A week in tech: part 1

We look at the top tech stories of the past week from Japan and Korea.

A week in Japan tech


- Communications charges for mobile phones exceed those for fixed phones for the first time in 2002, as more people are using such phones to transmit e-mail, images and other non-voice data. Monthly spending on mobile phone fees per household averaged Y6,159 in 2002, nearly doubling from 2000, when the survey was first conducted.


- Tera Systems establishes Japanese subsidiary. The new unit is a wholly owned subsidiary capitalized at Y10 million. Headquartered in Tokyo's Shibuya Ward, the new company will market to semiconductor manufacturers software that shortens the design time for system-on-a-chip products having line widths of 0.13 micron and smaller.

- Toshiba is to set up a research institute for computer software, with a view to halving the lead time for new electronic products by concentrating all software development in the lab. The creation of the institute is designed to cope with the situation in which the development of software now requires even larger manpower and funds than that required for the computers.


- Mitsubishi Electric to contract out production of its computer servers to NEC, thus effectively quitting the computer production business. The decision was prompted by fierce competition resulting from the price war waged by US competitors such as Dell Computer. The firm's information-equipment division will now concentrate on service-related operations such as systems configuration.

- Fujitsu loss narrows for the quarter ended December amid stronger semiconductor demand. The computer company posted a net loss of ¥24.9 billion ($210.1 million), compared with a net loss of ¥106.2 billion a year earlier. Fujitsu's group operating loss was ¥13.1 billion for the latest quarter, compared with a loss of ¥45.8 billion a year earlier.


- NTT DoCoMo suspends sales of its "Mova N504iS" digital-camera-equipped mobile phone because of a defect that poses safety concerns. The problem, which occurs when internal transistors and other components fail, raises the temperature of the phone as high as 100 C. In addition to potentially deforming the phone, DoCoMo says it cannot rule out the possibility that the heat will burn users.

Media, Entertainment and Gaming

- Sony profit nearly doubles during the fiscal third quarter due to a weak yen, cost-cutting efforts at its electronics unit and strong sales in its movie and videogames businesses. But company executives warned that earnings for the full year could be hurt by slumping consumer spending in the US For the quarter ended Dec. 31, the company had net income of ¥125.4 billion ($1.06 billion). Also, Sony announces changes to its board designed to more clearly separate business operations from oversight functions at the company. Most important, the consumer-electronics giant plans to increase the number of non-Sony members on its board. Additionally, Sony will abolish its Japanese audit system and set up a United States-style corporate governance model, with an in-house committee structure using independent directors.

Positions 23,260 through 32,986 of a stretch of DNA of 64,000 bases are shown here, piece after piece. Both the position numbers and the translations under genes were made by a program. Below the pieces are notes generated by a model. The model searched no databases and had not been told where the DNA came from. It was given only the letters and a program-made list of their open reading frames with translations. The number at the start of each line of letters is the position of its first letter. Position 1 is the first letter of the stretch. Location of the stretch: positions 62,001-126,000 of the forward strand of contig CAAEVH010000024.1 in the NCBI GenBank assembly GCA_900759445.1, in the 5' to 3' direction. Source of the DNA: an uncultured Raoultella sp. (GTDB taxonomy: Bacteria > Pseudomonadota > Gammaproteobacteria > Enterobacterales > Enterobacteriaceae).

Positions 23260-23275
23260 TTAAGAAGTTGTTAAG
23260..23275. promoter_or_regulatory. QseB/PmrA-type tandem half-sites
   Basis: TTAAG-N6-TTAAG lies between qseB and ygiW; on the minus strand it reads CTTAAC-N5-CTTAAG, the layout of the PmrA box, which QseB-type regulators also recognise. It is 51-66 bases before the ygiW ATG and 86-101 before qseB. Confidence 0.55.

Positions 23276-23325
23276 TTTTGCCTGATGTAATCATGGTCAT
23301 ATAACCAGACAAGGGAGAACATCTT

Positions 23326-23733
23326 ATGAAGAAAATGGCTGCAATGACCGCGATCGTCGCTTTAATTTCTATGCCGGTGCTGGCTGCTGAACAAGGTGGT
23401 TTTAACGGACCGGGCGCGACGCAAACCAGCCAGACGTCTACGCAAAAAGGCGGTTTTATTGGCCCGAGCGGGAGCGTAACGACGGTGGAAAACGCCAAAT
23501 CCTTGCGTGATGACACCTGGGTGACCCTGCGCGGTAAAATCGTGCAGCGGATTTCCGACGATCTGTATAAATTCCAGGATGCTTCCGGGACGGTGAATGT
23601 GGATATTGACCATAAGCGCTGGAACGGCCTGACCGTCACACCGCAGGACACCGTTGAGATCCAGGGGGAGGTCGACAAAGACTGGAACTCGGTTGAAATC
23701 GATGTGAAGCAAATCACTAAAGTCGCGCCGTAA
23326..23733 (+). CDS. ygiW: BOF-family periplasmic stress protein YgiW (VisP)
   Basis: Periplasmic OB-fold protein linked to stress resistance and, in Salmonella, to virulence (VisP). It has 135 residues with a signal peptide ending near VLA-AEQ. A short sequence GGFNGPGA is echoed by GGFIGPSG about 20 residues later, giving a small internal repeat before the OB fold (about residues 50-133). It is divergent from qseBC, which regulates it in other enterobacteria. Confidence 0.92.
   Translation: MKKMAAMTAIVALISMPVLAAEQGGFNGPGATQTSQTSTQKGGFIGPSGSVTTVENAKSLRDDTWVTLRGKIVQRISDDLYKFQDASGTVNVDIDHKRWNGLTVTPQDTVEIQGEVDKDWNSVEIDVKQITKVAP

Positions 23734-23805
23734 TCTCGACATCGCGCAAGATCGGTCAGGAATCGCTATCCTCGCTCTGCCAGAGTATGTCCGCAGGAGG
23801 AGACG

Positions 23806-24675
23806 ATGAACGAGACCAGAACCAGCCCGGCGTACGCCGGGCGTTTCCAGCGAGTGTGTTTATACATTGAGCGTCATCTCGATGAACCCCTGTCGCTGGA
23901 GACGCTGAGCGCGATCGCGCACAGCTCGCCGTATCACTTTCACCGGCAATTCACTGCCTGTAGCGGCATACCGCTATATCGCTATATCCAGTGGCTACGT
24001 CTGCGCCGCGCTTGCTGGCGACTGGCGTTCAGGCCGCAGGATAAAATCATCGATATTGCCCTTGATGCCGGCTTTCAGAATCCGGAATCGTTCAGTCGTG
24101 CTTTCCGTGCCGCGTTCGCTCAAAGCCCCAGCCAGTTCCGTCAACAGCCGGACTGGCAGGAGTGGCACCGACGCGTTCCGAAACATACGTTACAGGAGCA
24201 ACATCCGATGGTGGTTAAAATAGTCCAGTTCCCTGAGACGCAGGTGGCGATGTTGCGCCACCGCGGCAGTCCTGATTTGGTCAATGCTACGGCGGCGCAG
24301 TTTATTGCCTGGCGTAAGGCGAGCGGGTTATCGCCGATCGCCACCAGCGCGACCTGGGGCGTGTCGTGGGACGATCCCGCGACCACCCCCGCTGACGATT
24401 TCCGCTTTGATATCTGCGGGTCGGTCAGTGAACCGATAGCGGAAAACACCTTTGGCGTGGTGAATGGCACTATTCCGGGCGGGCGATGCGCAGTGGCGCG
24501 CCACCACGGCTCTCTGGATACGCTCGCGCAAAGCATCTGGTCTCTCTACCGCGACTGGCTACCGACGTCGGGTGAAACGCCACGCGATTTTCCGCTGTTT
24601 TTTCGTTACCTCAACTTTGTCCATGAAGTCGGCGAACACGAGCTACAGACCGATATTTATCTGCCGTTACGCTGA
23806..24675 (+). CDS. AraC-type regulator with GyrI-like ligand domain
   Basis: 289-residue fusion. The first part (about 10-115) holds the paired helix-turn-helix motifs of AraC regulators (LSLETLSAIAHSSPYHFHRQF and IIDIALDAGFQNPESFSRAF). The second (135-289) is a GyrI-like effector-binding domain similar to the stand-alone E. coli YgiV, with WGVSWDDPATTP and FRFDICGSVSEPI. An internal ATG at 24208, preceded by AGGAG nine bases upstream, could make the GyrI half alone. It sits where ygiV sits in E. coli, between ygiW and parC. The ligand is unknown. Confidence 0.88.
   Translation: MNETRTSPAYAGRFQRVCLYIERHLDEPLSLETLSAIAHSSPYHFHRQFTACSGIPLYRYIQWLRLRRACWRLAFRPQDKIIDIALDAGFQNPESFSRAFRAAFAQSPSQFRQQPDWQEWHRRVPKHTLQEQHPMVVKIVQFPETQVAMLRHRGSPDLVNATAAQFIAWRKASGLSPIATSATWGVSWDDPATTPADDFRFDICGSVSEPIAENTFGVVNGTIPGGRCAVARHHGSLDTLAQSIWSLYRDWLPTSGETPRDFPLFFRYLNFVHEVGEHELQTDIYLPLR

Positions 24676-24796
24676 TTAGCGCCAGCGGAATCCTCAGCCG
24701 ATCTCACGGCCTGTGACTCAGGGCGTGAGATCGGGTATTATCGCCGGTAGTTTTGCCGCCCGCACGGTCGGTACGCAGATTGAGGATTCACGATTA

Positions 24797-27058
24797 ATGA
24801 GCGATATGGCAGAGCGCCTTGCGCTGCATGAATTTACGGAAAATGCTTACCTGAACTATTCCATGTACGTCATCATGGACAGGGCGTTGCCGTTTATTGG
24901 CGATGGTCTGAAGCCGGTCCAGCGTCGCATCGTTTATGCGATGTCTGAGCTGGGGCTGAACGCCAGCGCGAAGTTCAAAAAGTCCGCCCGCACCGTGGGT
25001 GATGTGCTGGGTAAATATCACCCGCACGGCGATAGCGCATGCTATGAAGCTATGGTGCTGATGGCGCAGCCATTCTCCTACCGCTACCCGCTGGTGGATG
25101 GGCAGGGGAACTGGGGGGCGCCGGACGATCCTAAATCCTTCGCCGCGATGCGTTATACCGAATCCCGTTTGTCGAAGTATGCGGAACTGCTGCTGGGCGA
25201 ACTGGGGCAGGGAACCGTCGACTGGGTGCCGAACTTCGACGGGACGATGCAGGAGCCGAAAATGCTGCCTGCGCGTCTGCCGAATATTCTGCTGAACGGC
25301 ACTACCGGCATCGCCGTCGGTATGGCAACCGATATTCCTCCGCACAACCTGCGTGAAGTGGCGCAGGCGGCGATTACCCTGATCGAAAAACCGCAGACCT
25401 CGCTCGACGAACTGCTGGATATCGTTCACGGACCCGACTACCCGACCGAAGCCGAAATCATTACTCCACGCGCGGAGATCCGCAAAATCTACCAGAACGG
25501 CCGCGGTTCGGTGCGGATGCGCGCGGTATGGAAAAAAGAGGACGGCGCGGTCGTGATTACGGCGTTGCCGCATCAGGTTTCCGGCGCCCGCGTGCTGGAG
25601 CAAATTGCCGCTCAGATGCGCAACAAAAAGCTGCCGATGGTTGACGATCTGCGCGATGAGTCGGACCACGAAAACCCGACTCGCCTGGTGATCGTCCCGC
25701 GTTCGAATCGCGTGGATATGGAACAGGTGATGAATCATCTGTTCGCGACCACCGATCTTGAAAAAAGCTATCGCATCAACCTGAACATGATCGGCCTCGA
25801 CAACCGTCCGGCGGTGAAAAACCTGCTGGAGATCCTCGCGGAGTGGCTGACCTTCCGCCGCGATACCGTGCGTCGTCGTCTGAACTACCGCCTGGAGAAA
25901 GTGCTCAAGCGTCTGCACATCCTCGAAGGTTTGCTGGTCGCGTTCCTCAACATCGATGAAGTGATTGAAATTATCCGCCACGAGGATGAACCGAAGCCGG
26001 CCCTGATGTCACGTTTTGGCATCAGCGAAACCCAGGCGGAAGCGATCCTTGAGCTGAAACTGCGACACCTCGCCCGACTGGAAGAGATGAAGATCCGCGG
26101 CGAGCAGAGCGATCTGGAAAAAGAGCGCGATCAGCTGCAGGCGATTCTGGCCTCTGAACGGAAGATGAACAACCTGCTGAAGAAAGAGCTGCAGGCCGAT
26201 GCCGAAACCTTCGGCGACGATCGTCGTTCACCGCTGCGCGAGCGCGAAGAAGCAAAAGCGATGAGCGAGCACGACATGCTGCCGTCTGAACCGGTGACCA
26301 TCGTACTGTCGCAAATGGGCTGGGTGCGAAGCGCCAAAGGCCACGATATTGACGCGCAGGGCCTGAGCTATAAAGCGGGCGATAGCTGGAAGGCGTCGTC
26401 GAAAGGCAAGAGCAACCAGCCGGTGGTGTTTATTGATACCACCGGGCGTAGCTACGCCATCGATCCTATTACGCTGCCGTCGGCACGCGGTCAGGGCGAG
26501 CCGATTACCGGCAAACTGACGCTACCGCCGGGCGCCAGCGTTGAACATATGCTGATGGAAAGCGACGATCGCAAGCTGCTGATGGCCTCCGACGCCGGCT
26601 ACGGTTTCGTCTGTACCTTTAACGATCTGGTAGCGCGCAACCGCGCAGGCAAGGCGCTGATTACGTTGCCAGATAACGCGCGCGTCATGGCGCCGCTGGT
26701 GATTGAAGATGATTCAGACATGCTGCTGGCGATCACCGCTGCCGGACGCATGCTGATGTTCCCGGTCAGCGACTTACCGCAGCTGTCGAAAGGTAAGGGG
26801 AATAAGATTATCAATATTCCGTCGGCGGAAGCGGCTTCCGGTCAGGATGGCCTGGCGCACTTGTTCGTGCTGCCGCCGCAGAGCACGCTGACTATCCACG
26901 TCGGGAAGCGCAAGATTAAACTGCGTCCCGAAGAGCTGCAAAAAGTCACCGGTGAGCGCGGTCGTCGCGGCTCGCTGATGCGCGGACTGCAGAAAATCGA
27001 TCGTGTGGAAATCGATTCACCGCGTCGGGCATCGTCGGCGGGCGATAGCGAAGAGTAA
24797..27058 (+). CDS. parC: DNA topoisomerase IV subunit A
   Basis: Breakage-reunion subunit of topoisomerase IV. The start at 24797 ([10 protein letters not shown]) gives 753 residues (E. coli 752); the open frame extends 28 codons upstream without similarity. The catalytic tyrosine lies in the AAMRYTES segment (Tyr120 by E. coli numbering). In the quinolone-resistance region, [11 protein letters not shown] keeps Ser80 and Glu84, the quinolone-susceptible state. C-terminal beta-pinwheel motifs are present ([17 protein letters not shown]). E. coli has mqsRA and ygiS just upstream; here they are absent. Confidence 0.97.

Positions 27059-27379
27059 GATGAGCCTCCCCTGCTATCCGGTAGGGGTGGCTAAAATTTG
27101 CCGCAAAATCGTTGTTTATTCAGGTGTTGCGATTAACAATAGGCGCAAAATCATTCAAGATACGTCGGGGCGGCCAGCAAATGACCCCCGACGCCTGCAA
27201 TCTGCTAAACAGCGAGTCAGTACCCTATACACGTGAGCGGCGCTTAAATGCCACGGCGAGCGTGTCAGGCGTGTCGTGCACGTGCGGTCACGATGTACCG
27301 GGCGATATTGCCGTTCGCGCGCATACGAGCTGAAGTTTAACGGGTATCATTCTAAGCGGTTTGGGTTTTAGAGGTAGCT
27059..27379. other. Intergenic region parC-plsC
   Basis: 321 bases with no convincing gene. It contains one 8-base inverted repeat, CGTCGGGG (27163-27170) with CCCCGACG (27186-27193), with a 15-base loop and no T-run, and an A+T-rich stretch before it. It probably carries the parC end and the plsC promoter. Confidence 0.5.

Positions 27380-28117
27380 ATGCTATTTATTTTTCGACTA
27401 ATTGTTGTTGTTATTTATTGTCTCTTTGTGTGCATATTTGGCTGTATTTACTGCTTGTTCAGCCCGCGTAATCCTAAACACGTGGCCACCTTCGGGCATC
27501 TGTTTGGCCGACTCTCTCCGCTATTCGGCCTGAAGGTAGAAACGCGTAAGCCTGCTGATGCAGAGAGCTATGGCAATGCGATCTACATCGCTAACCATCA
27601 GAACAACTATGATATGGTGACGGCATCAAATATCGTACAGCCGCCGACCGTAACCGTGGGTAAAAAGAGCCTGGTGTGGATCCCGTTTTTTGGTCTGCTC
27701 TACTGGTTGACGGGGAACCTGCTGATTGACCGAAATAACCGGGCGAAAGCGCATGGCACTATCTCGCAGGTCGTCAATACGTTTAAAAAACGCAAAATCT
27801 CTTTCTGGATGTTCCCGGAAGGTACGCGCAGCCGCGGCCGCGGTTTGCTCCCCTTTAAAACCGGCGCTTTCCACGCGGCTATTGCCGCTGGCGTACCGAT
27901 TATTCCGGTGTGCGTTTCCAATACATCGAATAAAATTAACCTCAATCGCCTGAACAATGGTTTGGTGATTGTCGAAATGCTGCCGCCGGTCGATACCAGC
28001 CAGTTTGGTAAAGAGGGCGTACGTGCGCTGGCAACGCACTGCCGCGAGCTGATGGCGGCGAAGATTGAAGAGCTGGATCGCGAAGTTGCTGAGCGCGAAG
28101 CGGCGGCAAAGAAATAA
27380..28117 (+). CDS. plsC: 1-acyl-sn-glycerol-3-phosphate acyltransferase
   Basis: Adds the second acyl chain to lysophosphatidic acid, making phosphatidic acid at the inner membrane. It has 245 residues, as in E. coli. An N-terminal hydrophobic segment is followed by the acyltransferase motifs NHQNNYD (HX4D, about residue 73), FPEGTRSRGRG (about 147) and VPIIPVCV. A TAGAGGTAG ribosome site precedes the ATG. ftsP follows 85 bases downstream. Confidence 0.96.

A week in Korea tech


- KTF to spend a total of $923.1 million on capital expenditure this year, with about W234.8 billion won allocated for third-generation wireless technologies such as wideband code division multiple access, or W-CDMA, and 1X EV-DO. The bulk of the investment will be spent on the network. Separately, the company said net profit for 2002 rises 23% to W532.2 billion ($454.4 million) from a year earlier, helped by an increase in subscribers and average revenue per user. Revenue rose 20% to W5.353 trillion won, as the number of subscribers grew to 10.3 million from 9.6 million at the end of 2001.


- Korea's Internet and email services were paralyzed Saturday in the aftermath of a virus attack, apparently from abroad, incurring damages to local businesses. Internet service companies and security firms managed to repair the extensive network failures late Saturday night. A group of South Korean Internet retailers and computer game-room owners have threatened to sue the Communication Ministry.

Venture Capital / Investments

- SK Telecom to buy back 3% of its own shares and fully review its facility investment plans for this year. SK Telecom will retire about 2.54 million shares of its 84.7 million stock issues, valued at W500 billion ($423.7 million), or W200,000 per share. Earlier this month, the SK Group flagship retired 5% of its shares acquired in the process of stock swaps with KT Corp.


- LG Electronics to supply 3,800 LCD television sets to Shimao Group, China's largest real estate development firm. The deal with China's Shimao is the firm's largest LCD television contract in China. The initial delivery of 1,000 units will begin in the first half of this year and will continue until the end of 2005.

A week in tech is brought to you by FinanceAsia, and IRG, Asia's boutique investment bank to the telecoms, media and tech sectors. More can be found at:

www.irg.bizIRG logo

Share our publication on social media
Share our publication on social media